A camera on Gallipoli, a series of photographs by medic Charles Ryan while he served with the Australian Imperial Forces in Turkey in 1915, is now on display at the Norman Lindsay Gallery in Faulconbridge.
Part of the Australian War Memorial's touring exhibition to commemorate the centenary of World War I, the 39 candid photographs from the noted Australian surgeon show some of the struggles behind the ill-fated 1915 Gallipoli campaign - everything from eating the tinned bully beef to getting regularly shot at while bathing in Anzac Cove.
Norman Lindsay's is the first of 30 regional locations to host the exhibition which officially opened last Thursday and acting manager Gaye McKenna said she couldn't be happier to have the "confronting" works visit.
"They really bring the war to life," Mrs McKenna said of the graphic reproductions which show, among others, the Turks and the Australians inspecting their dead on the battlefield. She said the exhibit was "important because of Norman's own connection".
Lindsay's war effort involved drawing striking Australian war propaganda to drive recruitment - following the death of his brother at the Somme.
The Australian War Memorial's acting manager for travelling exhibitions, Amanda Burrows, who is currently travelling with the exhibit, said even Lindsay's much loved children's classic The Magic Pudding had echoes of that war propaganda.
"Some say the pudding resembles his propaganda image of the German soldier," she said.
Some of Lindsay's war posters stand alongside the Charles photographs but the Faulconbridge gallery is also planning a larger exhibit for next April to coincide with Anzac Day. The War Memorial is also in the process of "reproducing Lindsay's originals [war posters] in large scale" for their World War I rooms next February, Miss Burrows said.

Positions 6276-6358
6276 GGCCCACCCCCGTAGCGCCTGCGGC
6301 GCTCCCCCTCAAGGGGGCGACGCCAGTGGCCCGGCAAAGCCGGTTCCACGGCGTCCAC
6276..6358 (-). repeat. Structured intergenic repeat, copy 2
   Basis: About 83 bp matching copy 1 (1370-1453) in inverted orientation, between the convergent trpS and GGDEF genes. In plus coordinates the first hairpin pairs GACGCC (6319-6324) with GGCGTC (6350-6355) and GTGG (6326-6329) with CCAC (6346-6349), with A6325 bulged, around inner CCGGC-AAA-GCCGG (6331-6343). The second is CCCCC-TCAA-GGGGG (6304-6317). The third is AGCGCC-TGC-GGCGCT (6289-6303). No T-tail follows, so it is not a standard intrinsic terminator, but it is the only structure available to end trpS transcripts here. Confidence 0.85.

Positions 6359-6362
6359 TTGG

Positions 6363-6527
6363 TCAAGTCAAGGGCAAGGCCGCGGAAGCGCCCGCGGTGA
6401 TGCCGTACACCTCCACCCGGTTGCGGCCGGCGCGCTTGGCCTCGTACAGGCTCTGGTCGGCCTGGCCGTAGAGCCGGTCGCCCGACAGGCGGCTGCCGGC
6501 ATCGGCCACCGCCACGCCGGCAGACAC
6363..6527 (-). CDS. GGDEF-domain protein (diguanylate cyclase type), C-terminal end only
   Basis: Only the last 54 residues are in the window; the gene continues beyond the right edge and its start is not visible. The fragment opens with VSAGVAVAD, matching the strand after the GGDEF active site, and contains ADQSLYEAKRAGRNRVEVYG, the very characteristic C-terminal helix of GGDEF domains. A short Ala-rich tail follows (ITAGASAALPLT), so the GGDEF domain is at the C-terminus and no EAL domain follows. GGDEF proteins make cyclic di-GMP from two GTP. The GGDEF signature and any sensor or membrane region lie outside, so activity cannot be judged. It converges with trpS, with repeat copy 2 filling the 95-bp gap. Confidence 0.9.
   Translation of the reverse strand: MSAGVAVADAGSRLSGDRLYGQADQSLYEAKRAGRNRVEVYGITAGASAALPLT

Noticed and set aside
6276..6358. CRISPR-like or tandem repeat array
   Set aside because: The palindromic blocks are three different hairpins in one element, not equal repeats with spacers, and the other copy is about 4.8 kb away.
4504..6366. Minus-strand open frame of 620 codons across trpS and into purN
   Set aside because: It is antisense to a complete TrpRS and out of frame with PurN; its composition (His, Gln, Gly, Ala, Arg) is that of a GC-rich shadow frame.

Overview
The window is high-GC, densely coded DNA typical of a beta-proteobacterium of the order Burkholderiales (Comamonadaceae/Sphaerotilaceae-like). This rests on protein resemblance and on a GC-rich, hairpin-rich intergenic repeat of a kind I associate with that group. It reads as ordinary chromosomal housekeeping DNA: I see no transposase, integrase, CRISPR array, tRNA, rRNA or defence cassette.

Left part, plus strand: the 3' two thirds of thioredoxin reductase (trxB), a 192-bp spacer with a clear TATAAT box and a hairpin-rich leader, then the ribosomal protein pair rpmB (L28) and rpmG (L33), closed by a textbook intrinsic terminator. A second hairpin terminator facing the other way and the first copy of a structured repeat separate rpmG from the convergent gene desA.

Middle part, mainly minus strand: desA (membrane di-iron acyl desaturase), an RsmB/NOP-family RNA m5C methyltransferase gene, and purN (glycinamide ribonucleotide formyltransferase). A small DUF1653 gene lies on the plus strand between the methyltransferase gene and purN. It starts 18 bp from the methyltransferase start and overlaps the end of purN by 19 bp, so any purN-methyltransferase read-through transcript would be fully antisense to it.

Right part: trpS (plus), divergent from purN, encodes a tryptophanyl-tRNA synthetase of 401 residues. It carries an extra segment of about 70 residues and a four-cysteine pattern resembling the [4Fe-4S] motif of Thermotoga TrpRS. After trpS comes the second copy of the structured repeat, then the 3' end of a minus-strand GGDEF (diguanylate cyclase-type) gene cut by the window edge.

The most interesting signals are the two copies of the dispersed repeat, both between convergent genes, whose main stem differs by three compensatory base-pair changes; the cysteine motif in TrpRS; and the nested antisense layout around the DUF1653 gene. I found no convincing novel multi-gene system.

Meanwhile a digital version of Ryan's photographs is available to schools, libraries and other community groups to own and reproduce, with applications being accepted online through the War Memorial's website.
Australian War Memorial director Brendan Nelson said Ryan's photographs offered "real insight into the dry forbidding landscape, exhausted troops in trenches [and] squalid dugouts.
"Their mateship, stoicism and endurance underpin the photographs and embody the meaning of the Anzac spirit."
Visitors to the gallery will also learn about Charles Ryan's remarkable life. Ryan had served as a doctor with the Turkish army in 1877-78 and also treated infamous bushranger Ned Kelly after his final stand at Glenrowan.
A camera on Gallipoli is on display at the gallery until September 15. Free after gallery exhibition ($12 adults, $10 concession).